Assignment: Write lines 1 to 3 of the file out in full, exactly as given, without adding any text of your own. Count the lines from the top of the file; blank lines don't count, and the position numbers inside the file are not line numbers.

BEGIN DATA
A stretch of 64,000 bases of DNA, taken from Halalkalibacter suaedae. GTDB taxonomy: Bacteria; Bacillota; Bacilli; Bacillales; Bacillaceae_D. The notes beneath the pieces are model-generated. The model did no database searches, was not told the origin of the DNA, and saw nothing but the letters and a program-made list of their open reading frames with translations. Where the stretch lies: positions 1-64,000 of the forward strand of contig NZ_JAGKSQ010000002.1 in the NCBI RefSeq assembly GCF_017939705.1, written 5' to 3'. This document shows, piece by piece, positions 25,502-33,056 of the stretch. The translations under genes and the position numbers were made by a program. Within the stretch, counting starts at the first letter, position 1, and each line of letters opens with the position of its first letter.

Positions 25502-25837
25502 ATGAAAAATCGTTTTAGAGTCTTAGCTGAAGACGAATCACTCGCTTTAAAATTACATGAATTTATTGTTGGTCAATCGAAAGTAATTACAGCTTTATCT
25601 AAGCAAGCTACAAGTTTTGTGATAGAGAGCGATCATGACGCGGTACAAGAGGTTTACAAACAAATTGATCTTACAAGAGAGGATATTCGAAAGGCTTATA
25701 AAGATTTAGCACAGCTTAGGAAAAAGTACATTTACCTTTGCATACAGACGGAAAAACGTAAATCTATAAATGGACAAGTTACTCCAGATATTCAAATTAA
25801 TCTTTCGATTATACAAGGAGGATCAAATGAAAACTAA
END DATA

A stretch of 64,000 bases of DNA, taken from Halalkalibacter suaedae. GTDB taxonomy: Bacteria; Bacillota; Bacilli; Bacillales; Bacillaceae_D. The notes beneath the pieces are model-generated. The model did no database searches, was not told the origin of the DNA, and saw nothing but the letters and a program-made list of their open reading frames with translations. Where the stretch lies: positions 1-64,000 of the forward strand of contig NZ_JAGKSQ010000002.1 in the NCBI RefSeq assembly GCF_017939705.1, written 5' to 3'. This document shows, piece by piece, positions 25,502-33,056 of the stretch. The translations under genes and the position numbers were made by a program. Within the stretch, counting starts at the first letter, position 1, and each line of letters opens with the position of its first letter.

Positions 25502-25837
25502 ATGAAAAATCGTTTTAGAGTCTTAGCTGAAGACGAATCACTCGCTTTAAAATTACATGAATTTATTGTTGGTCAATCGAAAGTAATTACAGCTTTATCT